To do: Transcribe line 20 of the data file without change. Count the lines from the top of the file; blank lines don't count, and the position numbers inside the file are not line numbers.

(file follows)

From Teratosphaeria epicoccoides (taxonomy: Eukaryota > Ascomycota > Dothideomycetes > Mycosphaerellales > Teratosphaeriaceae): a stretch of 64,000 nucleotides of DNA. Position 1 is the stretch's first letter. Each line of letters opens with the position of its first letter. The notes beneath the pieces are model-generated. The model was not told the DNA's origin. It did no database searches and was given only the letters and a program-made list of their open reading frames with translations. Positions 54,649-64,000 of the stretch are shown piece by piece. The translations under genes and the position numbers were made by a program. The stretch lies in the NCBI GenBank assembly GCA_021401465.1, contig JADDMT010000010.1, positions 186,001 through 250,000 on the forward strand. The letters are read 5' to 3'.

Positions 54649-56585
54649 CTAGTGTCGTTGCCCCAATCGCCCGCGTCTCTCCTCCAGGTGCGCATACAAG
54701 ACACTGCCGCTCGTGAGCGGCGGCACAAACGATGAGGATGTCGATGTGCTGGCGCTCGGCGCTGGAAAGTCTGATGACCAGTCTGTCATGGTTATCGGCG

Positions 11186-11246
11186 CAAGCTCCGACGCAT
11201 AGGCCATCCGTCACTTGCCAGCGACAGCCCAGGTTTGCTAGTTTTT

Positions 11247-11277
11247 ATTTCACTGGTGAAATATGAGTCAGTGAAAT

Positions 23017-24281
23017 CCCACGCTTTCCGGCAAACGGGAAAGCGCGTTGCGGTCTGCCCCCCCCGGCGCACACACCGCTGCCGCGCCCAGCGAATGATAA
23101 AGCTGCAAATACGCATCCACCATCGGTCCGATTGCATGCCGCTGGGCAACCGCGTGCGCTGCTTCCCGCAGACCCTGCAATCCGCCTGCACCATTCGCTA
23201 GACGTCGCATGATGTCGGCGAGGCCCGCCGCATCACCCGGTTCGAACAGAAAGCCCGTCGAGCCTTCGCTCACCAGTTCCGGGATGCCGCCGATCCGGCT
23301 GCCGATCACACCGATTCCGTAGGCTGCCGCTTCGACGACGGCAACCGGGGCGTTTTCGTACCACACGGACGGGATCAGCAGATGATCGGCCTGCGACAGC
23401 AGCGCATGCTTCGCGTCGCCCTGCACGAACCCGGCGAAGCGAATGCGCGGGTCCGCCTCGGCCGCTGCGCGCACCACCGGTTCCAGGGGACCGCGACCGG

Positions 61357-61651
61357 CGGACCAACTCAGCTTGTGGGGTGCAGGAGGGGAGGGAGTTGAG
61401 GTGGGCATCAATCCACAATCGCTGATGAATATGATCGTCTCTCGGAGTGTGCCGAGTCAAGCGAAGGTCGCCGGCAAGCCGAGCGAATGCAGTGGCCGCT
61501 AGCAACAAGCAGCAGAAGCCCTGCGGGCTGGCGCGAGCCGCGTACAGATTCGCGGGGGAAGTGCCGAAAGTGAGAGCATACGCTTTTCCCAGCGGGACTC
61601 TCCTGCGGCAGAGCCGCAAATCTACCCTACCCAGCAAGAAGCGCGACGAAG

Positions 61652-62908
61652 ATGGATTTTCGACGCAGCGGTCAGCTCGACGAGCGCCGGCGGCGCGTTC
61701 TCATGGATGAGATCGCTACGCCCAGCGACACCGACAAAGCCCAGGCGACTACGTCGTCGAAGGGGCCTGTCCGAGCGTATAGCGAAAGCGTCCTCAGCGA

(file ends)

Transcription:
61601 TCCTGCGGCAGAGCCGCAAATCTACCCTACCCAGCAAGAAGCGCGACGAAG